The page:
• Liquor shortage hearing: (Ledger 🔒) State legislators in Raleigh grilled the warehousing and distribution vendor at the center of North Carolina’s liquor shortage, who told them that many different factors are leading to supply shortages at ABC stores across the state. But the chairman of the committee doing the questioning said that despite the two-hour hearing, “the cause is yet to be really discovered.”

  • Tent City residents: (Axios Charlotte) Of the 214 people who moved from Charlotte’s “Tent City” into hotels in February, 38 have been placed in permanent housing and seven are in transitional housing, while 59 people left or were asked to leave because of illegal activity or unsafe behavior.


  • Virtual school: Charlotte-Mecklenburg Schools is establishing a virtual instruction option for students who are “medically fragile” in grades K-2. Doctors would need to sign off on online instruction. Enrollment will be Oct. 4-10 and students who are accepted will start virtual classes Nov. 1.


  • Arthur Griffin’s comeback: (QCity Metro) Former school board chairman Arthur Griffin says he’s running for an at-large seat on the Mecklenburg County commission. Griffin, 73, served on the school board from 1988 to 2003. He says he’s running because he wants to continue his “life of service in this community.”


  • AvidXchange plans to go public: (Ledger 🔒) AvidXchange, the Charlotte-based payment software company, has filed for an initial public offering. It said it plans to raise up to $100M and for the first time disclosed its finances.

  • Where will those duplexes be built? (Ledger 🔒): A new study by a city consultant predicts that most duplexes and triplexes built under forthcoming development rules will be located in south Charlotte — not in economically vulnerable parts of the city, as some residents had feared. The city’s 2040 Plan allows duplexes and triplexes on lots now zoned for single-family homes, and planners are working on a new ordinance to implement that change.

  • Covid firing: (Washington Post) Novant Health fired about 175 workers for failing to comply with its Covid vaccination policy. “The mass termination of unvaccinated hospital system employees is among the largest of its kind to date,” the Washington Post reported. Novant says more than 99% of the system’s 35,000 workers complied with the policy.

Good reads

  • Catching up with a South End pioneer: (Ledger 🔒) Longtime Charlotte business columnist Doug Smith catches up with Tony Pressley, the developer who is credited with launching the revitalization of Historic South End. Pressley, who is retired and lives out of town, recently toured the area and said it surpassed his expectations.

  • Mick Jagger beer-drinking investigation: (North Carolina Rabbit Hole) In case you can’t get enough about Mick Jagger’s visit to a Plaza-Midwood dive bar this week, Jeremy Markovich goes all “CSI” on the photo of Jagger drinking a beer — lightening it with Photoshop, zooming in on Jagger’s surroundings, scouring Twitter for clues and speculating on why Thirsty Beaver regulars didn’t recognize one of the world’s best known rockers. (CNN even mentioned the column.)

  • When a bar gets boisterous: (The Food Section) In her new newsletter on Southern food, former Charleston Post and Courier writer Hanna Raskin shares the engaging story of a battle between a Charleston neighborhood and a popular hangout offering beer, live music and food trucks. “In a scenario that’s become familiar across the South, an outgrowth of the city’s flourishing food-and-beverage sector was threatening to destabilize an aging, working-class community.”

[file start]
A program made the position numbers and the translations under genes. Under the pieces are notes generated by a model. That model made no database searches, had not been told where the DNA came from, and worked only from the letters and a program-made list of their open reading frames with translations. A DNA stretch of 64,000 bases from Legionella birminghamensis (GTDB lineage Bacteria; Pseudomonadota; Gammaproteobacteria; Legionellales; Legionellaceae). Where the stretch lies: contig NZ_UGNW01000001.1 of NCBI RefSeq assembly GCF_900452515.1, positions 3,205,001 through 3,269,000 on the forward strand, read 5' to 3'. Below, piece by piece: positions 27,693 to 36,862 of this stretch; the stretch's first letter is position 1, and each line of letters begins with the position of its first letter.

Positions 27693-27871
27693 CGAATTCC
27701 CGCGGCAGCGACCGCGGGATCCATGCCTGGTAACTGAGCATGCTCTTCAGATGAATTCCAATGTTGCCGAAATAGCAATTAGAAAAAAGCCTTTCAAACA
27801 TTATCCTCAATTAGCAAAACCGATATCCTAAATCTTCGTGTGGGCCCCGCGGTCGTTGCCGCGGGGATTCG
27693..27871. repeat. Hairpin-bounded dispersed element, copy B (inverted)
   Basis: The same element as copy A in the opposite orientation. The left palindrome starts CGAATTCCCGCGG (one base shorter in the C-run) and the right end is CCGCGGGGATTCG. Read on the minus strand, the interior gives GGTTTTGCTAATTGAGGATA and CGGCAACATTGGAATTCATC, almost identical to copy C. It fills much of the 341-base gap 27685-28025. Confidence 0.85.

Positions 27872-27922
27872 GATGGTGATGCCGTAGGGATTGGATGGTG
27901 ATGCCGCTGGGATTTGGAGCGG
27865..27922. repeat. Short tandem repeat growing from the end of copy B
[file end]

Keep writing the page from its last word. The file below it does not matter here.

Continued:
From the Ledger family of newsletters

  • Bookstore shortages (Monday): Add books and printed materials like calendars to the long list of shortages. Local booksellers say they’re hearing that certain titles might not be available as holiday shopping season looms.

  • Modified plans for the Silver Line: (Transit Time) Transportation planners this week provided new details on the proposed Silver Line, the light rail line envisioned to run from Gaston County to the uptown area to Union County. It will take longer to build and cost more than previously envisioned, and planners detailed several changes on station locations and the route.

  • Ballantyne townhomes: (Friday 🔒) A developer filed plans with the city to build townhouses near the StoneCrest at Piper Glen shopping center in Ballantyne, an area that is becoming increasingly wary of new housing developments.

  • Longtime Dilworth cleaner closing: (Wednesday 🔒) Longtime Dilworth dry cleaner Long’s Cleaners and Laundry is closing on Morehead Street on Oct. 8. Something is up in that area, as there are demolition permits filed for nearby buildings.

  • A nun remembered: (Ways of Life 🔒) Bessie McCarthy, a Sister of Mercy in Belmont, was focused on serving others. “She always looked out for the underdog,” a friend said. “If she were driving in the car and she saw somebody on the side of the road, we would stop somewhere, get something and give it to them.”

  • Covid hospitalizations (Monday): Covid numbers in Mecklenburg County are continuing to improve but are still far higher than figures in June and July.

  • Falfurrias hungry for acquisitions: (Friday 🔒) Charlotte private-equity firm Falfurrias Capital Partners has been on a buying binge of food companies lately. This week, it announced it is buying a maker of raw honey, and a subsidiary is buying a salsa company. A Falfurrias partner told The Ledger that buying food companies is part of a deliberate strategy.

Coming next week: A Ledger online event on navigating the college admissions process

On Thursday, Oct. 7, at 7 p.m., we’re holding an online event exclusively for Ledger members. It’s focused on helping parents navigate the college admissions process in a way that preserves your sanity and your relationship with your teenager.

We’re holding it in partnership with our friends at Jumbo, a Charlotte company that builds live-streaming platforms.

Our panelists are:

They’ll cover topics from timelines to college visits to scholarships and more. The Ledger’s own Cristina Bolling will moderate.

➡️ For details and the link to register, check out this post.

We hope to see you there!

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Executive editorTony MeciaManaging editorCristina BollingContributing editor: Tim Whitmire, CXN Advisory